Workers on the front lines of Ottawa’s opioid crisis say the life-saving antidote naloxone is increasingly ineffective because drug users are showing up with lethal and often unknown combinations of dangerous narcotics in their systems.
Wendy Muckle, executive director of Ottawa Inner City Health, said clients are turning up at the organization’s supervised injection site on Murray Street thinking they’ve consumed an opioid, but it turns out to be something else.
“Increasingly, that’s not working out that well for us because the drugs seem to have other things in them. We don’t always — in fact we often don’t know what they are. But it seems like the drugs are now showing up in very strange combinations, and as a result it causes really strange reactions,” Muckle said.
“So even if you follow the usual protocol and do the usual kinds of things, you may not get the result that you were hoping for.”
3 deaths in last week
One client died in hospital after overdosing at the Murray Street site, Muckle said. She’s aware of at least two other drug-related deaths in Ottawa in the past week, but said there were likely more.
- Health Canada approves supervised injection trailer at Ottawa shelter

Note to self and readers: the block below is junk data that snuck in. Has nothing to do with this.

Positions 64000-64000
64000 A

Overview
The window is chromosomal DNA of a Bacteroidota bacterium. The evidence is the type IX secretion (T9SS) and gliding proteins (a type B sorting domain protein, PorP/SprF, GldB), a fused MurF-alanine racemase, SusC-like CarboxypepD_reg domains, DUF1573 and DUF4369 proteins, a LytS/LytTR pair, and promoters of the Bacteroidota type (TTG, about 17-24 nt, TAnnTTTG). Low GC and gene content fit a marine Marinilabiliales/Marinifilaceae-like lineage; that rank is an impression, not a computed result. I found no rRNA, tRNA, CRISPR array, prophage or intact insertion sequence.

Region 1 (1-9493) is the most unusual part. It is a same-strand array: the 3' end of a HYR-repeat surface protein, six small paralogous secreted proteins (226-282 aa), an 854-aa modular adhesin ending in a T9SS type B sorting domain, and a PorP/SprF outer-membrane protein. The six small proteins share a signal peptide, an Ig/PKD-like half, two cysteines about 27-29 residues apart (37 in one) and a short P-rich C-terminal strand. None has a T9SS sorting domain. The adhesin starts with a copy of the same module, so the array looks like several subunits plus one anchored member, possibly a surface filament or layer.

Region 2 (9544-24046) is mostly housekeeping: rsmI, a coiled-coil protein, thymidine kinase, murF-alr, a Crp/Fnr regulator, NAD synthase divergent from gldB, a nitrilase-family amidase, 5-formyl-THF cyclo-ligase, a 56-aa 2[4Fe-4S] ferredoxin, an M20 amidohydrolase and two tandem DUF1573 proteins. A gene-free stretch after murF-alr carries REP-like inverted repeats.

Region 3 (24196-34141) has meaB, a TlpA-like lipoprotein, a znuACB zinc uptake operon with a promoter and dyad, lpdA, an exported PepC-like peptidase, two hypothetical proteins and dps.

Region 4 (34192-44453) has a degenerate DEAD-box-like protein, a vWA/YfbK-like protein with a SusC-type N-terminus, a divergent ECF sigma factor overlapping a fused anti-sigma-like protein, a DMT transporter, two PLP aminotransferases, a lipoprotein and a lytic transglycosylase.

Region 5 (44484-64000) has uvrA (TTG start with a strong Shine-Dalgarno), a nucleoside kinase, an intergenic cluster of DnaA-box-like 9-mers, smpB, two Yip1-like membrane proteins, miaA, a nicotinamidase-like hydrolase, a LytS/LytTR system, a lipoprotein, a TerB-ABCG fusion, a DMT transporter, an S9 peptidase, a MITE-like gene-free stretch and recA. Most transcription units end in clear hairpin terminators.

“The point is that we have an extremely toxic drug supply … and Ottawa seems to be particularly affected by this,” Muckle said.
“It’s a very strange and confusing picture these days. It’s hard to know what you’re dealing with.”
Paramedics say naloxone only works to reverse the effects of opioid overdose, and are ineffective against drugs such as cocaine, speed or GHB.
“Any drug can contain opioids, [and] the opposite is also true. Opioids can contain other drugs,” said Marc-Antoine Deschamps, public information officer with the Ottawa Paramedic Service. “It can contain caffeine, it can contain cocaine, speed … [and] create an overdose that will not be responsive to naloxone.”
Both Ottawa Public Health and the Ottawa Overdose Prevention and Response Task Force remind residents that any drug can be cut with fentanyl. Drug users are reminded not to take drugs alone, and to call 911 whenever naloxone is administered.